How do I raise finance?

The question that is asked all the time by property investors is - how do I raise the finance to begin?  If you are starting from the great perspective of having a good chunk of capital or you are able to release equity from a property to work with when you begin to buy property; then that is great. 

It makes the process much easier as it gives you the confidence to know that any offer you make is backed up by funds in the bank and therefore offers you greater bargaining power.  Coupled with the right knowledge and guidance, it also means that you can start your search sooner rather than later and get going on your chosen strategy.

Raising Finance

If you are trying to raise finance, then it would be a good idea to check your credit rating and mortgage status.  Speaking to a mortgage broker who specialises in lending for investment purposes about your ability to raise a mortgage would be a good place to start to see if you’re at least in the running in this sense. 

Regarding raising finance for the deposit or to buy outright, this can be a tricky subject.  There are a number of ways in which you could pull money together and we have listed them below:

  • Credit Card (short term)
  • Borrow money from relatives or very close friends
  • Borrow money (in the form of a loan) from friends or acquaintances
  • Raise Bridging Finance (in a number of different ways)
  • Bank Loan
  • Angel Investor/High Net Worth Individual/Sophisticated Investor
  • Vendor Finance (in certain circumstances)

 Check out our commercial finance and our mortgage section for more information on raising finance. 

Finance using a refurbishment strategy

A property refurbishment can give a significant uplift in value, provided you have bought well and the works are done to a sensible spec and budget. At the cheaper end of the market, you might find you are bidding against a first-time buyer who intends to live in the property, or perhaps against a builder who can carry out the works themselves, “at cost”. These competitors might well be happy to pay more for a property than an investor, given they might not be working off a yield, or against the same project costs. At the more expensive end, the finish will become more important, and yields likely to be slimmer, so choose your investment property wisely, and don’t let your emotions get in the way! Refurbishment LoanFrom a short-term (bridging) lenders perspective, a Refurbishment Loan would be applicable if there is an existing structure (property) which remains wind &...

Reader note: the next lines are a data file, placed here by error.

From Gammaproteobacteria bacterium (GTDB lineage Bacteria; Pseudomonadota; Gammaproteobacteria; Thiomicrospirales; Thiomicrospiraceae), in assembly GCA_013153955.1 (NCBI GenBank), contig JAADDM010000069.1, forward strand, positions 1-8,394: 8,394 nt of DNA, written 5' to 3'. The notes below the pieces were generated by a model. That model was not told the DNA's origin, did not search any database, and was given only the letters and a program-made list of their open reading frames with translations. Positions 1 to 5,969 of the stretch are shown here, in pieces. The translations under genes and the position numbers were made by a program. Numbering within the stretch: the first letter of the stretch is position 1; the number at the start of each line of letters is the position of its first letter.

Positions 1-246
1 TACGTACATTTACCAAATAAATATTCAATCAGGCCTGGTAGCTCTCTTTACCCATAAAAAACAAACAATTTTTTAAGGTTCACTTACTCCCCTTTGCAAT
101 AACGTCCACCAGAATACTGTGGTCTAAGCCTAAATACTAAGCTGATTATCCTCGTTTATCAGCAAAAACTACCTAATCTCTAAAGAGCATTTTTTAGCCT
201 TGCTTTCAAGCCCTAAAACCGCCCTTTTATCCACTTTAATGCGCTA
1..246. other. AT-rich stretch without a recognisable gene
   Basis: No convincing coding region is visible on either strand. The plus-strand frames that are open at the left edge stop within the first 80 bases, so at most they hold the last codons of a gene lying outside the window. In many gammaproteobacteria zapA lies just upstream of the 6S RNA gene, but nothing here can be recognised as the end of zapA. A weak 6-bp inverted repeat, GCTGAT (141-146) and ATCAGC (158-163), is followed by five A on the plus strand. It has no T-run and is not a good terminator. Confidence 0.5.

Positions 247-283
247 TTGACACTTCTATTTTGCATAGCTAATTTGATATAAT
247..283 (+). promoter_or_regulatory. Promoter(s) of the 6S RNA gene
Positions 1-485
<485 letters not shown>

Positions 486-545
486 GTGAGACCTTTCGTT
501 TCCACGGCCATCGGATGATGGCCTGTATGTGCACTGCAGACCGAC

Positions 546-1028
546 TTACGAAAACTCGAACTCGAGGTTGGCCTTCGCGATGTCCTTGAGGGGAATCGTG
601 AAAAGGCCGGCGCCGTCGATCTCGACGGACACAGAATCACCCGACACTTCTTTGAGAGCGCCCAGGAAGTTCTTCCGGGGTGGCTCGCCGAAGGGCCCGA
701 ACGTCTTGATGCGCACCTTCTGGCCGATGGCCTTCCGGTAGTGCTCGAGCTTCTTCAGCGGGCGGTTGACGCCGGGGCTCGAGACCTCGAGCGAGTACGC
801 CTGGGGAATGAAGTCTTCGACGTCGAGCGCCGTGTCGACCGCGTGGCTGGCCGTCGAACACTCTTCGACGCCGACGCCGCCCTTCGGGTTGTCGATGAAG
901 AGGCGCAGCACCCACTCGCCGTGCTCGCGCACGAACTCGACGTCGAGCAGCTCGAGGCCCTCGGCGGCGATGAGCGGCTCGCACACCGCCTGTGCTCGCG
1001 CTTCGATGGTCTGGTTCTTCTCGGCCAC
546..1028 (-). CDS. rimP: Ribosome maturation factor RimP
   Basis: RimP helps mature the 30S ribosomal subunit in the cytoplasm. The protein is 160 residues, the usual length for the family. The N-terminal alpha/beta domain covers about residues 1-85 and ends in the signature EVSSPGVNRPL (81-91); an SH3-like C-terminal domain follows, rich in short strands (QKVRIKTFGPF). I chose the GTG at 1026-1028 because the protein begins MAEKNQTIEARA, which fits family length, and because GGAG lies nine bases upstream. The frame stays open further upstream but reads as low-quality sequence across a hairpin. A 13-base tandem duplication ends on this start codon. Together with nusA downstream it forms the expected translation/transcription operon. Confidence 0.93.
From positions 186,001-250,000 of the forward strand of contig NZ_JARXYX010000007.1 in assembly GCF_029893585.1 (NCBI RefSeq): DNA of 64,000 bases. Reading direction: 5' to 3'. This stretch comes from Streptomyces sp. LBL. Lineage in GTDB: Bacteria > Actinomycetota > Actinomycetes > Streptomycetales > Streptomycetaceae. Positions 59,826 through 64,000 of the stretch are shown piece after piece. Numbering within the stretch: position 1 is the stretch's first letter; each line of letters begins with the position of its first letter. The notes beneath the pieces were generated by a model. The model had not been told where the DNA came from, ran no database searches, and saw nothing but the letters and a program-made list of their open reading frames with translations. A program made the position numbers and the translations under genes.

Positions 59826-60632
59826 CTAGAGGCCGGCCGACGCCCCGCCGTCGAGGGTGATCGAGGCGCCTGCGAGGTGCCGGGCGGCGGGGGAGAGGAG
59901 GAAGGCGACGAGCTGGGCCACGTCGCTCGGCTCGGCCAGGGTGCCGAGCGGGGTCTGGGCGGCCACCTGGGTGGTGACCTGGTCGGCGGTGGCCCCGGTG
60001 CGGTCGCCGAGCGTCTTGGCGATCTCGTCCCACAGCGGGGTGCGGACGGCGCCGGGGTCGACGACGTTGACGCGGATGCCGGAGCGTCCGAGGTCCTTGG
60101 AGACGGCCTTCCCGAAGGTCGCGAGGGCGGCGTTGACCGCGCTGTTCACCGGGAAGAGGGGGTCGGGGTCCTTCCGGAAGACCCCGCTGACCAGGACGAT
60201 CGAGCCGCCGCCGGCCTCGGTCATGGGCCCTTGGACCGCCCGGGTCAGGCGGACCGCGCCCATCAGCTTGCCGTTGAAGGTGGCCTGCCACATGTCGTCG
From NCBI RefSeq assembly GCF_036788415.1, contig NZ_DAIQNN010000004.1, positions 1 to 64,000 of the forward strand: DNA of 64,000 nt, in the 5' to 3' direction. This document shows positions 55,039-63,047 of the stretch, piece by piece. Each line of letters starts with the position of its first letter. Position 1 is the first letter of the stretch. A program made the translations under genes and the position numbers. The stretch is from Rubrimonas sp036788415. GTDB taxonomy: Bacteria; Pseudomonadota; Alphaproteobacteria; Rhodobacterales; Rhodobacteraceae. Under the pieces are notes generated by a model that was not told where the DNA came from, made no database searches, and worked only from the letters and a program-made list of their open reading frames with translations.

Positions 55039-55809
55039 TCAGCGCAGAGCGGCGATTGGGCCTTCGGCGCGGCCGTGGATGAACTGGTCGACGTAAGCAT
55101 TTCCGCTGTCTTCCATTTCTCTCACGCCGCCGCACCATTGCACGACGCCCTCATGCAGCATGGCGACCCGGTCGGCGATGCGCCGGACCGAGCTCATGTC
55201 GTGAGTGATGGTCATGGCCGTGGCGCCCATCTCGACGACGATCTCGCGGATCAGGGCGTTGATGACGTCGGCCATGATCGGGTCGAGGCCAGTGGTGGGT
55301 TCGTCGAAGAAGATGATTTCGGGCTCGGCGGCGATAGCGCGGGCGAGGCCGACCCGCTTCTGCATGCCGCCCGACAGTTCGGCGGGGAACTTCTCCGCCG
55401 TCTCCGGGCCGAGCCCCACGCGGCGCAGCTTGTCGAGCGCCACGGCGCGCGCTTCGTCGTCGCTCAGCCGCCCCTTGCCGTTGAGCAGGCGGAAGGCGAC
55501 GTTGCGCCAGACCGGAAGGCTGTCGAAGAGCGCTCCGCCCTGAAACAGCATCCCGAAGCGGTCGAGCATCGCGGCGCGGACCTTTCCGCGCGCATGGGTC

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100% Finance Case Study

 Our property developer client agreed to buy a run-down property in a well-established residential area in North Manchester. The previous owner had moved into a care home, and an agreement was struck with the family to buy the property, before it went to market. The property was in need of a full refurbishment, but was structurally sound.As the vendors wanted a quick-sale, they accepted an offer of £205k on the understanding that the purchase would be concluded within a month. The developer was comfortable with this, having used bridging finance before and therefore being familiar with the process, and importantly how long it would take. Headline Deal Figures are:Offer - £205KOpen Market Value - £295KLender funded 70% of OMV = 100% purchase priceRefurb - £40KNew Asking Price £349,500Given the client knew he was getting a good deal, but wanted to keep his cash contribution down to a minimum, we suggested a...